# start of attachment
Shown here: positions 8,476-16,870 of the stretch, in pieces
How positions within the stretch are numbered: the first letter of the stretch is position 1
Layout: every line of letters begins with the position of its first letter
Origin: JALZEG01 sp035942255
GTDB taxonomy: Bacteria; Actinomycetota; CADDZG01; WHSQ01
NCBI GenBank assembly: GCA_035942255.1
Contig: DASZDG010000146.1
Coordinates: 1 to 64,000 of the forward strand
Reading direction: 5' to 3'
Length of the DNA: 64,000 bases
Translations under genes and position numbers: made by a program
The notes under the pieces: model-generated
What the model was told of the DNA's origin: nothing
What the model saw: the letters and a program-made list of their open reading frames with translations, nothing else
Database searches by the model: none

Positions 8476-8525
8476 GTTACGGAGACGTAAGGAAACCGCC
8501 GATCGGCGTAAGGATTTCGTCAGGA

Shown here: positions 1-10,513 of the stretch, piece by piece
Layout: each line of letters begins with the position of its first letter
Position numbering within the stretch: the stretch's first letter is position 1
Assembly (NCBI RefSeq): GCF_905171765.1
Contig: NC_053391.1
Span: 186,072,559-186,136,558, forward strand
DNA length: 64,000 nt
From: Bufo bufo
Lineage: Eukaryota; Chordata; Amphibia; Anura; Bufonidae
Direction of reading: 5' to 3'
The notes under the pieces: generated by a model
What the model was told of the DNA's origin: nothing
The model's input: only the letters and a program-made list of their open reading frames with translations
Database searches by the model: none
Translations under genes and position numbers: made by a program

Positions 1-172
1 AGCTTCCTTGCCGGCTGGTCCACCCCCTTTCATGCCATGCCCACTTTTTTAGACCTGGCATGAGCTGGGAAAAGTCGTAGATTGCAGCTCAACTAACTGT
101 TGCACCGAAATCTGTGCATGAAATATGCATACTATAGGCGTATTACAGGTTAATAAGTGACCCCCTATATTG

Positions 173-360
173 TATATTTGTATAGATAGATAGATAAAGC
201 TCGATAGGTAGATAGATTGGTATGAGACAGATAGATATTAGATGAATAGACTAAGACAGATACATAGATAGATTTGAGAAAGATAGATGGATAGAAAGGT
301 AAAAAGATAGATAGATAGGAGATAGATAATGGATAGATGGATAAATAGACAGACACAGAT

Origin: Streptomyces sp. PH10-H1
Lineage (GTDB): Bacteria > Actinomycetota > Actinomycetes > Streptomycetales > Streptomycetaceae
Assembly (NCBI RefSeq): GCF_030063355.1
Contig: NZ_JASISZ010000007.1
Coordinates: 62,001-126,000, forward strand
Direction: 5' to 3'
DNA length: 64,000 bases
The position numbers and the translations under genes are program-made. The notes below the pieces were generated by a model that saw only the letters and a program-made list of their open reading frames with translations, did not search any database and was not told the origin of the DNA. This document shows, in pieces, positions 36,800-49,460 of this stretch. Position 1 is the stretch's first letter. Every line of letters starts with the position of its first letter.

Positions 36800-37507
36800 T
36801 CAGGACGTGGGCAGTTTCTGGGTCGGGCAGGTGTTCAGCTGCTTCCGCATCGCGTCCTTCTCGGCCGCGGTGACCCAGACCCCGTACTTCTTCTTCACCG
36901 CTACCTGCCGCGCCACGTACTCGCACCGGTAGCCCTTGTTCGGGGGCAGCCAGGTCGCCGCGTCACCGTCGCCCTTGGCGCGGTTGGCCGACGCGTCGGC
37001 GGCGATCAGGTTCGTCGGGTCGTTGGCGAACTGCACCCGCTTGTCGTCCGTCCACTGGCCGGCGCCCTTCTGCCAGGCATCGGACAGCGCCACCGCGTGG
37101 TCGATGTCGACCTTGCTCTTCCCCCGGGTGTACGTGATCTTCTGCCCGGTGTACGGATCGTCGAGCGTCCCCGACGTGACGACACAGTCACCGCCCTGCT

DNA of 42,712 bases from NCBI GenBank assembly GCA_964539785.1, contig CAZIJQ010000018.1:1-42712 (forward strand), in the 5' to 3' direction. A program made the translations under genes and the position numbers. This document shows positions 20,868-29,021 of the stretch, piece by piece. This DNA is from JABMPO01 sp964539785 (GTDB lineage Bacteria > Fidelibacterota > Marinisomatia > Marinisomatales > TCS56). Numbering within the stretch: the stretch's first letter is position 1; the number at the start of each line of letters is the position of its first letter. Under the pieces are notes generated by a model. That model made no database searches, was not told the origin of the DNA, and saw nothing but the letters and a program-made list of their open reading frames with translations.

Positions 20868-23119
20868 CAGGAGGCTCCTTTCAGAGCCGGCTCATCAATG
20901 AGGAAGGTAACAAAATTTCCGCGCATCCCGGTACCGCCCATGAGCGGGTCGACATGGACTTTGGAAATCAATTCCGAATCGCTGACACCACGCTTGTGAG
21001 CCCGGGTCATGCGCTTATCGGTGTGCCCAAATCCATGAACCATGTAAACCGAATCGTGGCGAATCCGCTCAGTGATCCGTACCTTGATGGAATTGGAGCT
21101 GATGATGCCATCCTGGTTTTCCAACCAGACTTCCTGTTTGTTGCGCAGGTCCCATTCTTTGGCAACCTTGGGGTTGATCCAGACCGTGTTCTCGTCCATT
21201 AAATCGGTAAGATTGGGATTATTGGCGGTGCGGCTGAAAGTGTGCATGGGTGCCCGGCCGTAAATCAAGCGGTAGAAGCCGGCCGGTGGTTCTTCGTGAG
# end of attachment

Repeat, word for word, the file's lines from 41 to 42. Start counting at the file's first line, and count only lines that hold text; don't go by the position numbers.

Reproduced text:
Origin: Streptomyces sp. PH10-H1
Lineage (GTDB): Bacteria > Actinomycetota > Actinomycetes > Streptomycetales > Streptomycetaceae